The skin above the kidney will be cleaned using an antiseptic solution. Local anaesthetic will be injected into the skin above the kidney using a fine needle, and then deeper into the tissue down to the kidney. This may sting, but the area will then become numb. A longer needle is then inserted through the skin into the outer part of the kidney. A small piece of the kidney tissue will be taken through this needle.
Just before the piece of tissue is taken, you might be asked to take some deep breaths and then to hold your breath for a few seconds. This is because your kidneys move when you breathe. As the biopsy is being taken, you will hear a click.
The sample will then be looked at under a microscope to see how much kidney tissue has been taken. A minimum of 2 pieces are needed to get the information required. This means that the needle is usually reinserted a number of times. Once the biopsy has been completed, a small dressing will be applied and you will be asked to turn onto your back.
If you are having a biopsy of a transplanted kidney, the procedure is the same, except that you will be asked to lie on your back.
How long does the kidney biopsy take?
The procedure takes about 30 minutes.
What happens after the procedure?
You will need to lie flat on your back for a minimum of 2 hours after the procedure and stay in bed for a total of 6 hours. This will minimise the risk of bleeding.
During this time, your pulse and blood pressure will be checked regularly. The ward staff will also measure and test your urine and make sure that you are drinking plenty of fluids to flush the kidneys. As the local anaesthetic wears off, you may notice some discomfort in your back. Please ask for pain relief to help with this. During this time, you should be able to eat and drink as you are able.
If your blood pressure and pulse remain stable and you have passed clear urine, you will be able to go home 6 hours after the biopsy.
What are the risks?
The amount of tissue removed is very small and will not affect your kidney function.
The main risk of the procedure is bleeding. This is usually minor, and most bleeding will stop. If you are passing a lot of blood in your urine, you may need a catheter to stop blood clots forming in your bladder. A blood transfusion might be needed in up to 1 in every 100 patients.
Rarely, patients (1 in every 350) will need another procedure, usually a specialist X-ray called an angiogram, where a drug will be injected to stop any bleeding.
Very rarely, less than 1 in every 3,000 patients, removal of the kidney may be necessary if we are unable to stem internal bleeding from the kidney.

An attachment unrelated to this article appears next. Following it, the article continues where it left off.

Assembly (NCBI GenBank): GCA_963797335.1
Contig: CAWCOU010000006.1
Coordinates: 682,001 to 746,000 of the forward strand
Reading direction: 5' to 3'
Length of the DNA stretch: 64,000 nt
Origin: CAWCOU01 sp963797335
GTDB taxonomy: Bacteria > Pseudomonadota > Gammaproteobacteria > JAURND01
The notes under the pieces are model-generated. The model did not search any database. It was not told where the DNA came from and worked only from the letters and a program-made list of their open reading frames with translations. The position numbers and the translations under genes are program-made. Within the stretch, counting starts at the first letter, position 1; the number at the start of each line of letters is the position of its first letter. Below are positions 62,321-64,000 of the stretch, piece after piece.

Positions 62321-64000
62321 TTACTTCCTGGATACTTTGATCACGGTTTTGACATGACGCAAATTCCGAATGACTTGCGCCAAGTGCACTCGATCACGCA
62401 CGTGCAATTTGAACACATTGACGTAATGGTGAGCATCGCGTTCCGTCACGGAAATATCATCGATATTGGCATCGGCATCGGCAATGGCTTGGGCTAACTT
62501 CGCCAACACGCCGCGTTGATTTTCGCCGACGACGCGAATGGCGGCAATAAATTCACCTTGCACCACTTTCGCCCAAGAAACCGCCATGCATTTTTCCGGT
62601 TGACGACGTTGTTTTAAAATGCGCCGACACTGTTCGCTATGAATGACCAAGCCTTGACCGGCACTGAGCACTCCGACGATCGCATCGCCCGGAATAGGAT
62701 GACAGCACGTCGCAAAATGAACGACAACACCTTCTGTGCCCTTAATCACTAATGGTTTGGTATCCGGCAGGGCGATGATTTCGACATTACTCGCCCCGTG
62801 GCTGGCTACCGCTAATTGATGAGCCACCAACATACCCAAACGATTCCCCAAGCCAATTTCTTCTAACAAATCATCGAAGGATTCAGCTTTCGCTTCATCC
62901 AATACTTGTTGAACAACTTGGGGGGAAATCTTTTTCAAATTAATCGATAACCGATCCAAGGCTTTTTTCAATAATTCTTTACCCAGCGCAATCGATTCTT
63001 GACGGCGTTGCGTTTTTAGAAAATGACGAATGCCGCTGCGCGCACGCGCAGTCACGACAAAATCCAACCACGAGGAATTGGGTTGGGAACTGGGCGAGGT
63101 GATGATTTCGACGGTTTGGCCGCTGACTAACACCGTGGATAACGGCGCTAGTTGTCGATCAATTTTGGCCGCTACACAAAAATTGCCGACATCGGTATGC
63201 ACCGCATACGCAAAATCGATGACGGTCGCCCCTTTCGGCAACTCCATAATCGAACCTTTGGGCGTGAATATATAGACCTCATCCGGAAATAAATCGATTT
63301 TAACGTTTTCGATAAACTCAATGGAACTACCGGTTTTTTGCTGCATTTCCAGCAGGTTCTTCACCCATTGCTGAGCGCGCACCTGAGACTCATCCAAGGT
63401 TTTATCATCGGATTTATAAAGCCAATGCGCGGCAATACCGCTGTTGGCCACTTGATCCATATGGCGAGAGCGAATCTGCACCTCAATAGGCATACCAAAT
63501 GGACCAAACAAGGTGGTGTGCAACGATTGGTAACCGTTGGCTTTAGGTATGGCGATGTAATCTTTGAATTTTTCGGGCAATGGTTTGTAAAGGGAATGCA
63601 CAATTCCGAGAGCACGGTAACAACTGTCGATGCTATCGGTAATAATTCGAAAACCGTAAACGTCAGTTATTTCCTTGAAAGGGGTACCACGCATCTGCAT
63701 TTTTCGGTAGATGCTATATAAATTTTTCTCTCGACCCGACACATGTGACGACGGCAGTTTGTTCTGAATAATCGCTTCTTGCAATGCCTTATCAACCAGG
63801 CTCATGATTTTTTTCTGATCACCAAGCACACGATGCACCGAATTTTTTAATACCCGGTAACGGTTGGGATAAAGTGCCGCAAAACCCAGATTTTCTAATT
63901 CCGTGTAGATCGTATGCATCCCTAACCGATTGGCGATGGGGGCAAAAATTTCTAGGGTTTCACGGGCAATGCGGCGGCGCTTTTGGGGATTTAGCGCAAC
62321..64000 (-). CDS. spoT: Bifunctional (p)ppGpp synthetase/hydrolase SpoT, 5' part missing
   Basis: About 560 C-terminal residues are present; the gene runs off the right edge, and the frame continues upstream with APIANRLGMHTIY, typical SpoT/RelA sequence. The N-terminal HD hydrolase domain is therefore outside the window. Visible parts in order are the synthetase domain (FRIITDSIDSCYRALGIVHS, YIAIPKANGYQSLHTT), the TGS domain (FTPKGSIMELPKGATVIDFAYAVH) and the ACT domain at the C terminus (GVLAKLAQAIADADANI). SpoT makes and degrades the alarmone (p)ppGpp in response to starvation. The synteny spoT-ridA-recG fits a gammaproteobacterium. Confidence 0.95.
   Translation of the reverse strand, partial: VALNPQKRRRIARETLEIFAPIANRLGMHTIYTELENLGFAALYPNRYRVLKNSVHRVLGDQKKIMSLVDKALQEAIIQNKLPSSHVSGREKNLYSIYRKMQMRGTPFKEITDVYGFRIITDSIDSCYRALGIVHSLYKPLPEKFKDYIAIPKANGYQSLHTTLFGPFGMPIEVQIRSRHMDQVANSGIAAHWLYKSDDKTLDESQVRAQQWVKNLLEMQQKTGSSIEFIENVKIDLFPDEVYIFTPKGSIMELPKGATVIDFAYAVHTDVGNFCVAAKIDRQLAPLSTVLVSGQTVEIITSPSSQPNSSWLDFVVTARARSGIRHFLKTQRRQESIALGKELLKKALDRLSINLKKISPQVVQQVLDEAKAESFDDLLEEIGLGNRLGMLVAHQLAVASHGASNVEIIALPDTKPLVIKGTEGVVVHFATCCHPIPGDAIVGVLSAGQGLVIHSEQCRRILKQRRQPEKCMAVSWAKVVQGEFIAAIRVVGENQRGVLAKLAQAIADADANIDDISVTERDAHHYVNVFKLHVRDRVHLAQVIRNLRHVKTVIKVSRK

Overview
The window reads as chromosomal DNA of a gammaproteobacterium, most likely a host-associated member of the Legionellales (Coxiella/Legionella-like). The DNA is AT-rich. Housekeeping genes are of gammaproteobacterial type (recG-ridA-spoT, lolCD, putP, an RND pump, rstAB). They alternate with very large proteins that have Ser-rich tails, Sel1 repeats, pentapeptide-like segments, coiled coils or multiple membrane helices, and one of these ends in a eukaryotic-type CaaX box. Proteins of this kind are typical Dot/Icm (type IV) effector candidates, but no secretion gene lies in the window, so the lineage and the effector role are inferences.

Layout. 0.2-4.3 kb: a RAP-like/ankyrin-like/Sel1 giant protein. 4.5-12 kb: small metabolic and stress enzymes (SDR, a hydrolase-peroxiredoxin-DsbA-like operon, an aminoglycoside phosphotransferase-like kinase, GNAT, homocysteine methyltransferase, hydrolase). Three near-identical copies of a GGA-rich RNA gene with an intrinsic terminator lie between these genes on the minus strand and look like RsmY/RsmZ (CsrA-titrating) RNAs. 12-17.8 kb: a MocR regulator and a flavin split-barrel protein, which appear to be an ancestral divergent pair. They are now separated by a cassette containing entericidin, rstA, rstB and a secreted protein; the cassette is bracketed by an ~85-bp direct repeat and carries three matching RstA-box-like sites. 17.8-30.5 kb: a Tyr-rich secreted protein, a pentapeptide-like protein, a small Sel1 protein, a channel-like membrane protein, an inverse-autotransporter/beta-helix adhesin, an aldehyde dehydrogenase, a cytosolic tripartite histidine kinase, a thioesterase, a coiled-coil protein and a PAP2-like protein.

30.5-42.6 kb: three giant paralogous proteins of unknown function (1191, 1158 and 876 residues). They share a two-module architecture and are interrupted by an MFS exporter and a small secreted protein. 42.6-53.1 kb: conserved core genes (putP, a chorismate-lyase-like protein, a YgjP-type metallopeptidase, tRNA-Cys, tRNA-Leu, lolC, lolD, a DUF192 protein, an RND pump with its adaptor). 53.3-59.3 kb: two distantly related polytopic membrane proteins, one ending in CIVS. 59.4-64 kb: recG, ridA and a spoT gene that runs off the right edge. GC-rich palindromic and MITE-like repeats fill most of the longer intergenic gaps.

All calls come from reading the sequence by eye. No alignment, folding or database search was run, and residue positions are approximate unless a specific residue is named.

These risks vary from patient to patient and depend on a number of different factors. Your individual risks will be discussed with you by your renal doctor.
What happens after I leave hospital?
Please arrange for a friend or relative to travel home with you, ideally this should be in a car and not on public transport. You should also have someone stay with you overnight.
- You should not drive for 7 days following the procedure.
- You can have a bath or shower once you are at home.
- You should rest for the remainder of the day.
- Take pain relief such as paracetamol if you feel any discomfort. Please follow the information provided in the packet.
- Avoid heavy lifting, strenuous exercise and contact sports for at least 7 days.
- The small dressing on your back can be removed after 48 hours.
- The discomfort from the biopsy site should be a dull ache and will improve over the next 24 to 48 hours.
- If this ache becomes sharp or suddenly worsens then contact Ward 7B straightaway. The number is at the end of this page.
You should have an out-patient appointment in the Renal Clinic either at Gloucestershire Royal Hospital, Cheltenham General Hospital or one of the community hospitals. This will be to discuss the biopsy results. The follow up appointment should be within 4 to 6 weeks. Please contact your consultants’ secretary if you have not received an appointment letter after this time. You may be contacted earlier once the biopsy results become available.
Please contact the Renal Ward 7B urgently, if you:
- have worsening pain in your back (in the kidney area).
- notice blood or blood clots in your urine or are unable to pass urine.
- develop a temperature over 37.0C
- feel faint or dizzy.
If you feel extremely unwell, please contact your GP or NHS 111 for advice.
Renal Ward 7B
Gloucestershire Royal Hospital
Tel: 0300 422 6768
Members of the ward-based team are available 24 hours a day.
The National Kidney Federation